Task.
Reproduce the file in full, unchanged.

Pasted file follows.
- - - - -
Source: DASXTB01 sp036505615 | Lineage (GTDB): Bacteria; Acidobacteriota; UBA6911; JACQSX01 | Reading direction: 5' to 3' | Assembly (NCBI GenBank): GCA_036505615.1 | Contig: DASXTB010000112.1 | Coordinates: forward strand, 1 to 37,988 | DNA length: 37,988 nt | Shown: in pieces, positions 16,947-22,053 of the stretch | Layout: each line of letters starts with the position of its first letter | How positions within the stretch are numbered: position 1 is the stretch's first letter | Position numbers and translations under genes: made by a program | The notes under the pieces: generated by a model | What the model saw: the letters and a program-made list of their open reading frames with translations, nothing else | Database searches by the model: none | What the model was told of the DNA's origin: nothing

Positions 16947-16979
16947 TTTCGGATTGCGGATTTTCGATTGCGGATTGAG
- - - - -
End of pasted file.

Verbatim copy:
Source: DASXTB01 sp036505615 | Lineage (GTDB): Bacteria; Acidobacteriota; UBA6911; JACQSX01 | Reading direction: 5' to 3' | Assembly (NCBI GenBank): GCA_036505615.1 | Contig: DASXTB010000112.1 | Coordinates: forward strand, 1 to 37,988 | DNA length: 37,988 nt | Shown: in pieces, positions 16,947-22,053 of the stretch | Layout: each line of letters starts with the position of its first letter | How positions within the stretch are numbered: position 1 is the stretch's first letter | Position numbers and translations under genes: made by a program | The notes under the pieces: generated by a model | What the model saw: the letters and a program-made list of their open reading frames with translations, nothing else | Database searches by the model: none | What the model was told of the DNA's origin: nothing

Positions 16947-16979
16947 TTTCGGATTGCGGATTTTCGATTGCGGATTGAG